Nigerian forum: Jobs and Career - How She Lost Her First Job: A True Life Story Re-told
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25 Sep 2015 14:11

This happened to a friend of mine sometime ago. I originally posted it on my blog. I would share it here:

A friend once shared her story of how she lost her good paying job while searching for a better one. I have heard about different job scams but this is completely on a different level. For privacy reasons, I’ll refer to her as Sade. Here’s her story:

Almost immediately after her NYSC, Sade got a job as Secretary to a popular TV host. The work environment was friendly and the pay was fairly ok. However, the need for a better pay kept her on the look out for a better job. Who wouldn’t want a better pay?

One day, she saw a vacancy advert in a newspaper for a Programme Officer. She had always wanted a switch from her Secretarial role to a more engaging job role and felt this could be the opportunity she had been waiting for. She applied for the job and was called for an interview after two weeks of her application. The interview was conducted in a well-furnished office somewhere in the the heart of Ikeja in Lagos. She was informed at the interview that it was a multi-national NGO with its headquarters in Switzerland exploring new grounds in Africa. Her excitement knew no bounds. She told everyone who cared to listen that she would be working in an NGO any time soon. A week after, she was called to pick up her letter of employment and was introduced to the Country Head, a middle-aged Nigerian lady with a foreign accent called Ms Alice.

The following day, she resigned her job with the TV host. She did not give the required notice as she was billed to start a two-week induction programme in the new organisation. The training/induction was scheduled to hold in another location in Ikeja. At the training programme, she met other inductees who were mostly from reputable Nigerian firms and had also resigned their jobs. They were all well-dressed- sharp suits, shiny shoes, straight ties- and were treated to a buffet. No one suspected anything. Sade only noticed that while the training was going on, the country Head, Ms Alice was more interested in the filming of the event. Sade wondered why there were so many camera-men covering a mere training session.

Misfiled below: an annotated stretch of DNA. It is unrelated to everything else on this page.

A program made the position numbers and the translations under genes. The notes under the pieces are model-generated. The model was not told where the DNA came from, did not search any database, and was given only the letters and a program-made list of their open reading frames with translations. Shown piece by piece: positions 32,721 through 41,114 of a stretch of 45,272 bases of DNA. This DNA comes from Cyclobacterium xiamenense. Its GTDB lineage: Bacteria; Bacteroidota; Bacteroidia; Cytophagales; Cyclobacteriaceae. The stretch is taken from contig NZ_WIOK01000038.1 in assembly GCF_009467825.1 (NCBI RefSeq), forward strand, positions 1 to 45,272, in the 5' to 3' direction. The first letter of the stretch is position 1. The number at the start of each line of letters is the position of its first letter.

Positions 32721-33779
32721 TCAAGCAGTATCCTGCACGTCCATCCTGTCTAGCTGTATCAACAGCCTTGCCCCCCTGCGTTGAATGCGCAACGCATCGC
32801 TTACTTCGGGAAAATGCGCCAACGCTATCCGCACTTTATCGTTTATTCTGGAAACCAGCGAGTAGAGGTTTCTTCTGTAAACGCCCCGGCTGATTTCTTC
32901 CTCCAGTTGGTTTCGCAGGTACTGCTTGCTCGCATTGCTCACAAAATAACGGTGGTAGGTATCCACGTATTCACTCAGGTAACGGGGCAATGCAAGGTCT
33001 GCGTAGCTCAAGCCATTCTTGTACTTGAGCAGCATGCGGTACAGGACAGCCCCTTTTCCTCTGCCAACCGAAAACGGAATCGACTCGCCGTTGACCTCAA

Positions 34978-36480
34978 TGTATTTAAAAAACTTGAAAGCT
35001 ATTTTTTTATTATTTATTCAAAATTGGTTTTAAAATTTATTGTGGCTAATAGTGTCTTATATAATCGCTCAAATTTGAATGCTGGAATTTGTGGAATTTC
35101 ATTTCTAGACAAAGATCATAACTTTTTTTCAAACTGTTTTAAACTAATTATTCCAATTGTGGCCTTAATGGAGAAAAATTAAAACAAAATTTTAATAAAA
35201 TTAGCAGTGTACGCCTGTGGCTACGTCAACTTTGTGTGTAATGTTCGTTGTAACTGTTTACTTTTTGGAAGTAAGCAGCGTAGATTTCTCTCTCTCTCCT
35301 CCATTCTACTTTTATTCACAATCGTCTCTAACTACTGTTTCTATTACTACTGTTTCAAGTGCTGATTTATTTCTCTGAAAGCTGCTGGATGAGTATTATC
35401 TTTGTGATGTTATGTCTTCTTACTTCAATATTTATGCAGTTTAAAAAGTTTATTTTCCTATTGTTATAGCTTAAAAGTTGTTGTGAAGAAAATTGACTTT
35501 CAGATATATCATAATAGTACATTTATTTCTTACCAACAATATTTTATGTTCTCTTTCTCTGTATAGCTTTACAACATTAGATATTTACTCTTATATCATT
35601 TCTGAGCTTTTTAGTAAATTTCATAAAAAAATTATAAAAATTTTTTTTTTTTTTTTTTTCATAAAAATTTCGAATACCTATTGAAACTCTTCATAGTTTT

By the following week, Ms. Alice and her staff were nowhere to be found. The facilitators who were hired for the training complained that they had not been paid. The caterer had stopped bringing food to the venue as she complained that she was still being owed for the food she provided the previous week. The owners of the training hall locked out all the participants as they complained that they had not been paid a dime for the use of the hall. It then dawned on Sade and her new colleagues that they were in big trouble.

They quickly ran to the office where the interview was conducted. It was empty. They reported the matter to the police. They were informed that they had been on the trail of Ms. Alice for a long time and that she had been operating under different names. Ms. Alice set up the entire process to secure a grant from an international body. She needed to show them that she had a thriving NGO in Nigeria, hence the filming.

Sade was depressed. She was back to square one.

Lesson: Investigate the company you are about to join especially if it’s a new one. Don’t just resign from your current job. Apply for annual leave to test the waters in the new firm. If you’re comfortable there, you then can resign. You can give a month salary in lieu of notice if your contract requires notice.

From www.bookstomydoor.com

21 Oct 2015 18:39

it's a very big lesson to me.and i pray other should learn frm it

8 Dec 2015 16:43

OKAY O